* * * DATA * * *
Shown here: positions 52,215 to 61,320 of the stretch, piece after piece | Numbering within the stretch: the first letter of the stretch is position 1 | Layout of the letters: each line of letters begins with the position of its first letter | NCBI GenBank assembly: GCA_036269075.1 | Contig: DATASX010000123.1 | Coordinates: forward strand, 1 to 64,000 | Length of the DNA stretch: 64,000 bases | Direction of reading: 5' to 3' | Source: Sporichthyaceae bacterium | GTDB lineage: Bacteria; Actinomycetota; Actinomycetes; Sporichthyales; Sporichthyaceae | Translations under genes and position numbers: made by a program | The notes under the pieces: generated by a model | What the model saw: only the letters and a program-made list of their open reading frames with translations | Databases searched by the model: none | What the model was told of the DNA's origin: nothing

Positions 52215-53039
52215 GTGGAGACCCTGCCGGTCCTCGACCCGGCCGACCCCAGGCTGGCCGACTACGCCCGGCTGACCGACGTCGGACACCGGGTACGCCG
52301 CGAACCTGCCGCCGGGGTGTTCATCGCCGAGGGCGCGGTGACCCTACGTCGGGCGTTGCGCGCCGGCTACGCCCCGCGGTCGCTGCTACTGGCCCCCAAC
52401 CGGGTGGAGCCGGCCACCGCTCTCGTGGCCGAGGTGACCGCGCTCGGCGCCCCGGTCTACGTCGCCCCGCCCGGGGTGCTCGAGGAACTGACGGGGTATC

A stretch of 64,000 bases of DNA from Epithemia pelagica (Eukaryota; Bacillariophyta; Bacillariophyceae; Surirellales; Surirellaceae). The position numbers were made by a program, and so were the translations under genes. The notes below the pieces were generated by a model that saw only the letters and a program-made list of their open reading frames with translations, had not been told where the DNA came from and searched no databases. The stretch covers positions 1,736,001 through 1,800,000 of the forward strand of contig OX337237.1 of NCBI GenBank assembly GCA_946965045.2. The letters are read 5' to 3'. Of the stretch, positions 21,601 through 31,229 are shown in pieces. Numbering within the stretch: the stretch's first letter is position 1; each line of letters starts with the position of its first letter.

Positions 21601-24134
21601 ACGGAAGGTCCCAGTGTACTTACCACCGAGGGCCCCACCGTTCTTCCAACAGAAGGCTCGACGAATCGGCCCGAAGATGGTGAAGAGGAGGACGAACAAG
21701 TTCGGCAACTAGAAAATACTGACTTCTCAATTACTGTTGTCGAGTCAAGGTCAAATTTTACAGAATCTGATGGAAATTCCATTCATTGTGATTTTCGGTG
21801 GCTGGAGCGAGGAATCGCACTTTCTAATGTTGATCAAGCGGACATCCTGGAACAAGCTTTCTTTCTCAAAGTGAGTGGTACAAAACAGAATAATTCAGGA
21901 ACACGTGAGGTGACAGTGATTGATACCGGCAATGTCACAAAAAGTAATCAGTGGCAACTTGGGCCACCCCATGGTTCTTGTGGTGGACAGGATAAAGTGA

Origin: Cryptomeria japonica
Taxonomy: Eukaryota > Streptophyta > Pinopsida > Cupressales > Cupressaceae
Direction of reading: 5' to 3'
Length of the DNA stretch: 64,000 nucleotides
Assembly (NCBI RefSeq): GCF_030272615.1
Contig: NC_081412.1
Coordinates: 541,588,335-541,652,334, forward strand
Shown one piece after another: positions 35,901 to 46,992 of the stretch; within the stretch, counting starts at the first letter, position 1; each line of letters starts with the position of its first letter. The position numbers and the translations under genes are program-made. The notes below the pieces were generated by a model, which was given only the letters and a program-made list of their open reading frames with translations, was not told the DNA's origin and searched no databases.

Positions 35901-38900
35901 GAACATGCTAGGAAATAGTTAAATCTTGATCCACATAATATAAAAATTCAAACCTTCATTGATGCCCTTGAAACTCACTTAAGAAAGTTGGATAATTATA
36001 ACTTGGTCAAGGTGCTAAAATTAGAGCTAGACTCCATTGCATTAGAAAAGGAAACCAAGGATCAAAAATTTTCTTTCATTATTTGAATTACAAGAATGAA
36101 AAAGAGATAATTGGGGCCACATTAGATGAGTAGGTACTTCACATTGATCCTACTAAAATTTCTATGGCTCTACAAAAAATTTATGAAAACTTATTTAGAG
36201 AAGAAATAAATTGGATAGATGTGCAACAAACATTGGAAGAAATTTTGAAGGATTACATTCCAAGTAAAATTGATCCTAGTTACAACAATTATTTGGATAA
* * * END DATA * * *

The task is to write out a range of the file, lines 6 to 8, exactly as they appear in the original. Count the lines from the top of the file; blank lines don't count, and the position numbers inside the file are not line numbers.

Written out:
A stretch of 64,000 bases of DNA from Epithemia pelagica (Eukaryota; Bacillariophyta; Bacillariophyceae; Surirellales; Surirellaceae). The position numbers were made by a program, and so were the translations under genes. The notes below the pieces were generated by a model that saw only the letters and a program-made list of their open reading frames with translations, had not been told where the DNA came from and searched no databases. The stretch covers positions 1,736,001 through 1,800,000 of the forward strand of contig OX337237.1 of NCBI GenBank assembly GCA_946965045.2. The letters are read 5' to 3'. Of the stretch, positions 21,601 through 31,229 are shown in pieces. Numbering within the stretch: the stretch's first letter is position 1; each line of letters starts with the position of its first letter.

Positions 21601-24134
21601 ACGGAAGGTCCCAGTGTACTTACCACCGAGGGCCCCACCGTTCTTCCAACAGAAGGCTCGACGAATCGGCCCGAAGATGGTGAAGAGGAGGACGAACAAG